Qualitatively Unpacking Canadian Public Safety Personnel Experiences of Trauma and Their Well-Being [2018]

We thematically analysed responses volunteered by 828 of the nearly 9,000 public safety personnel (PSP) who participated in an online survey on occupational stress injuries and symptoms. Participants responded to an open-ended optional request for “additional feedback” located at the end of the survey. Salient response themes reveal that, across occupations and organizations, PSP report witnessing, enduring, and encountering extensive trauma, directly and vicariously, acutely and cumulatively. PSP reported effects of such trauma on themselves and their families as including physical (e.g., headaches, back pain, cardiac arrest, digestive symptoms), psychological (e.g., crying, feeling unhappy, living in fear, experiencing anxiety and anger), and social or interpersonal impacts (e.g., social exclusion, avoidance, cynicism towards others). The effects on their families included marital breakdown and relationship dissolution with children, as well as increased familial stress, strain, and anger. PSP also reported fatalistic attitudes; specifically, they felt that nothing would change, that they had no voice, and that both their employer and the different levels of government did not care about their well-being.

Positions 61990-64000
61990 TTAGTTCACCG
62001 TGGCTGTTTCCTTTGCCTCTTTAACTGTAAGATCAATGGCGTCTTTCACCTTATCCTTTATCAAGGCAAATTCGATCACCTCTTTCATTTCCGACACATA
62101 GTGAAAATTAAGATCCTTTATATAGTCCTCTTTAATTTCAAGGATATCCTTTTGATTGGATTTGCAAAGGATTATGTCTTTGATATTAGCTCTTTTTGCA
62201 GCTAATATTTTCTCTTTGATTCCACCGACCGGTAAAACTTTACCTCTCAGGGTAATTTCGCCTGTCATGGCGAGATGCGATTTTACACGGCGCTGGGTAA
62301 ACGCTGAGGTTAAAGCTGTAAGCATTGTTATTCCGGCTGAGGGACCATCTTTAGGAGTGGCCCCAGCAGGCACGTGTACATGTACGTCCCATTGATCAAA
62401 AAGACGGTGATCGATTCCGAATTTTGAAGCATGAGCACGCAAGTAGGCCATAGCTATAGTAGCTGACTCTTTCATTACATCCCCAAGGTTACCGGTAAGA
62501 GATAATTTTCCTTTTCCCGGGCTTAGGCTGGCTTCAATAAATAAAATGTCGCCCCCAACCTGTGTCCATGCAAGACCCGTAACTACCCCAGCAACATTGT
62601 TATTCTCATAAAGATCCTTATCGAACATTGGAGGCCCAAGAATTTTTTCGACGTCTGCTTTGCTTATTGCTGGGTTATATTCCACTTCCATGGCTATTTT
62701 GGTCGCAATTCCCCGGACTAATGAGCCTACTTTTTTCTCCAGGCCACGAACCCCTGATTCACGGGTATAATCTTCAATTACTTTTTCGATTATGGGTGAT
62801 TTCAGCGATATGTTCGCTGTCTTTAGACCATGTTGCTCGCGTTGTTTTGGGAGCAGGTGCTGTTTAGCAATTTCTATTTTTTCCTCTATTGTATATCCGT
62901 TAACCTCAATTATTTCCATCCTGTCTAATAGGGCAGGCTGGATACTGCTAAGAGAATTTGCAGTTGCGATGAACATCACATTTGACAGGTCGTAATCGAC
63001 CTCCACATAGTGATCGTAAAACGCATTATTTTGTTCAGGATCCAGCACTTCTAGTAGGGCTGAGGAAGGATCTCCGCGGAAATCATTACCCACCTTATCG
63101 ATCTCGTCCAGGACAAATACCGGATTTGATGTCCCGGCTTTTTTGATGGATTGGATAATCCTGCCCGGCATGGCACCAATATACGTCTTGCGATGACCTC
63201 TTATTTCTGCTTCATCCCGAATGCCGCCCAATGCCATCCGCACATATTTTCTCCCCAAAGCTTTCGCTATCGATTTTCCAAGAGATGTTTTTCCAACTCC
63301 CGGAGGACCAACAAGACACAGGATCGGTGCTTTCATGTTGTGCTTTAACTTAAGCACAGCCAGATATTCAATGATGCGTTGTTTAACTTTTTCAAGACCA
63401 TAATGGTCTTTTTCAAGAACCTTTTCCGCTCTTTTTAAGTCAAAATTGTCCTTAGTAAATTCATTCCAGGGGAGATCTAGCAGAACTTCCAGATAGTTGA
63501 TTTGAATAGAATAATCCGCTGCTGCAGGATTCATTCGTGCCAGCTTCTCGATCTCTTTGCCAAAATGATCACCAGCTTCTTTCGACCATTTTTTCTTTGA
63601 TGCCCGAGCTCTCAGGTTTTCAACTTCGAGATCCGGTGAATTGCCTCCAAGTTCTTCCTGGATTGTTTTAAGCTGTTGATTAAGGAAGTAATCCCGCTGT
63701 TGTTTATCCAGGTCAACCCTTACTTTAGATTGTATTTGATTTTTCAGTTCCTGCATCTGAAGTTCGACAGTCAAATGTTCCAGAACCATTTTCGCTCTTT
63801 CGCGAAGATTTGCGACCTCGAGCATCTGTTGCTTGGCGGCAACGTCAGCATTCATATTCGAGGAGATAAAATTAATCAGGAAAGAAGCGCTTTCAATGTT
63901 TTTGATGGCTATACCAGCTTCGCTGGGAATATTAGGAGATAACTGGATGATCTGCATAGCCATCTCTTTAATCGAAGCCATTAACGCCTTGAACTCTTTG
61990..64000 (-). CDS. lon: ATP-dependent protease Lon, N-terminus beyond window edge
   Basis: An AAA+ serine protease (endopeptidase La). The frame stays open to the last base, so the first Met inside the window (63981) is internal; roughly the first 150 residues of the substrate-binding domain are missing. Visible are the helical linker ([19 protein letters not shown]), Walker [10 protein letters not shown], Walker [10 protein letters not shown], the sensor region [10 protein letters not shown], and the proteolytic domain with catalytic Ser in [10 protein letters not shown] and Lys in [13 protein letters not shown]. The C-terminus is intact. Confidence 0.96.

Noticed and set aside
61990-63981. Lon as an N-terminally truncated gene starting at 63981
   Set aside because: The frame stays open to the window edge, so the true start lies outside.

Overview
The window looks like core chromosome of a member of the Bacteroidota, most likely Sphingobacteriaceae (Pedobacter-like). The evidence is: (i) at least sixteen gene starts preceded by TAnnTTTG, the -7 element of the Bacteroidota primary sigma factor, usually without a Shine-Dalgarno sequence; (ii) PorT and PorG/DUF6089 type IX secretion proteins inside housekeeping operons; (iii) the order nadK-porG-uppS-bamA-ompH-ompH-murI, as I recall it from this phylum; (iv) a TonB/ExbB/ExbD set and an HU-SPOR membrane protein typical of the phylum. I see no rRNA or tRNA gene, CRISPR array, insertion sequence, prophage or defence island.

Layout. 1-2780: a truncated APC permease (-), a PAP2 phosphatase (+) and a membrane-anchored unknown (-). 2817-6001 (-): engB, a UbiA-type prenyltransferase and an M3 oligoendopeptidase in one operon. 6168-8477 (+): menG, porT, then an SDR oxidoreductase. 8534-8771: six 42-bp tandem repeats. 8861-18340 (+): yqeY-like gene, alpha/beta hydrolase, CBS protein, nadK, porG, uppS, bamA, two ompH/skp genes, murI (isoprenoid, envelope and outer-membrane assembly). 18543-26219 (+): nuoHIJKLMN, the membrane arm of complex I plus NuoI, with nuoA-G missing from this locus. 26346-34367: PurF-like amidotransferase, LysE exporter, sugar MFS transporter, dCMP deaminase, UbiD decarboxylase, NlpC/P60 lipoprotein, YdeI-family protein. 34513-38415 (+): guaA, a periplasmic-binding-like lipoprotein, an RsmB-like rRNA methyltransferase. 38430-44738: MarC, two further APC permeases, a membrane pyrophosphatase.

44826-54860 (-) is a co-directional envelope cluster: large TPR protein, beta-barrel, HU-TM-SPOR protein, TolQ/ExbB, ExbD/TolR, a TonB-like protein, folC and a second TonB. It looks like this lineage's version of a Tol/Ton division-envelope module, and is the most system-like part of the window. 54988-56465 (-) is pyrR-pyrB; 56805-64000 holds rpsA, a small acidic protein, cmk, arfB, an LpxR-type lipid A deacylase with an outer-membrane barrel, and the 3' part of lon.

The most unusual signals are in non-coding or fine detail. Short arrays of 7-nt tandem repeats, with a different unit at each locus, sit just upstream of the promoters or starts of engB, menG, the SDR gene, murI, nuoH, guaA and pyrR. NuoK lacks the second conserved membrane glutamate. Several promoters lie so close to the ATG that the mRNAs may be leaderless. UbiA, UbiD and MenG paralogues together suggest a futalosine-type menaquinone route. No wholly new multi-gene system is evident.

Rose Ricciardelli, R. Nicholas Carleton, Dianne Groll, Heidi Cramm

Canadian Journal of Criminology and Criminal Justice, Volume 60 Issue 4, October 2018